February 18, 2016 — A type of medical device recently linked to serious patient infections may have played a more significant role in a deadly hospital outbreak in South Carolina two years ago than health officials have acknowledged, according to new research.

Last October, U.S. health officials warned the public for the first time about the risk of this commonly used device transmitting deadly bacteria to patients.

Since that federal warning four months ago, three U.S. hospitals have publicly linked this same device — known as a heater-cooler device — to serious bacterial infections, including to at least five patient deaths following open-chest surgical procedures performed in the operating room.

Update (Nov 28, 2016): The CDC has told The Daily Beast that contamination of the Sorin 3T heater-cooler device used by Greenville Memorial Hospital (Greenville, SC) could have contributed to some of the hospital’s deadly mycobacterial infections. This outbreak was publicly disclosed in the summer of 2014.

Deadly bacterial outbreak in South Carolina, in 2014

Almost two years ago, in March 2014, a patient at Greenville Memorial Hospital (Greenville, SC) tested “positive” for Mycobacterium abscessus — an atypical type of bacteria. 

Within two months, several more of Greenville Memorial’s patients became infected with the same organism. Most of the infected patients had undergone complex cardiac procedures.

By the summer of 2014, a total of 15 of the hospital’s patients had tested positive for M. abscessus — four of whom died. Officials of the hospital have acknowledged that the infection may have contributed to these deaths.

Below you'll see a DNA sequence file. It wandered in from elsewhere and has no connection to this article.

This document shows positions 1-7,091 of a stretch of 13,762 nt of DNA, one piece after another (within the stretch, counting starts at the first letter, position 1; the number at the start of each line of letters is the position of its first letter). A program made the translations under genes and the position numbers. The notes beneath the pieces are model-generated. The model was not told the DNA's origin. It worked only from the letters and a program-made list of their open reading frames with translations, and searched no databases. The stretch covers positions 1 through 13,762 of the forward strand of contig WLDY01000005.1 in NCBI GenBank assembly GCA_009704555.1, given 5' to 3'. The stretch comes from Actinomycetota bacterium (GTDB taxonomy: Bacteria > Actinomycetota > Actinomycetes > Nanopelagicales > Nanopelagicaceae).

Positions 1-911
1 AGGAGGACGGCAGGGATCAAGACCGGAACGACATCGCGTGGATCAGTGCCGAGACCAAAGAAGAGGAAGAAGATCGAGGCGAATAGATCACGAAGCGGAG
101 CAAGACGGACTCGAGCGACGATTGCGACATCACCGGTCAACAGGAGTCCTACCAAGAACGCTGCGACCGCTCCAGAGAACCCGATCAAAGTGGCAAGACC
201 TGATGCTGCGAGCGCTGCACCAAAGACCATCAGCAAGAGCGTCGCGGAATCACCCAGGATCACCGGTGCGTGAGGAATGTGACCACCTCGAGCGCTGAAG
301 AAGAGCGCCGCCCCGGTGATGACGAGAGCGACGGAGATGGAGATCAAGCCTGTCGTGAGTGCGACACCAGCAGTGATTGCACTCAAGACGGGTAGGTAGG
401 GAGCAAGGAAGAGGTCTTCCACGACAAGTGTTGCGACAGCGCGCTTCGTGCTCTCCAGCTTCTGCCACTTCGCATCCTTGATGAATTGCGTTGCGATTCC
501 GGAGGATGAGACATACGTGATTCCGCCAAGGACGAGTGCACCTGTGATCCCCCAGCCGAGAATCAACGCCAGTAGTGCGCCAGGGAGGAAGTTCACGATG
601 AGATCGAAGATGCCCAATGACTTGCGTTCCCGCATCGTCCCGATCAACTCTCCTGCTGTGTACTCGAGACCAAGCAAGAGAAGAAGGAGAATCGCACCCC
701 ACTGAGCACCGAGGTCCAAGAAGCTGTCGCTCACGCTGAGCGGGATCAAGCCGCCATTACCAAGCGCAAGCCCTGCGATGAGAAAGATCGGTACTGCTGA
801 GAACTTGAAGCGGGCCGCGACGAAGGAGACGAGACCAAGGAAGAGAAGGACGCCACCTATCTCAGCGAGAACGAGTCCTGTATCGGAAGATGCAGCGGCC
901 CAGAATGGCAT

Greenville Memorial is managed by the Greenville Health System (“GHS”), a nonprofit institution also located in Greenville (SC) with five medical campuses and a variety of outpatient and specialty facilities.


A rapidly growing bug, M. abscessus is a type of bacteria called nontuberculous mycobacteria, or “NTM.”

Mycobacterium chimaera is another species of NTM that also has been recently linked to serious infections in patients who underwent complex cardiac procedures using a heater-cooler device.

But because M. chimaera is slow-growing, patients infected with it may not display symptoms, or even know they are infected, until months — or even years — after surgery.

Infection with NTM may cause a fever and pain, heat, redness, or pus around the surgical incision, among other symptoms. Because of NTM’s natural resistance to certain drugs, the successful treatment for infected patients may require several antibiotics.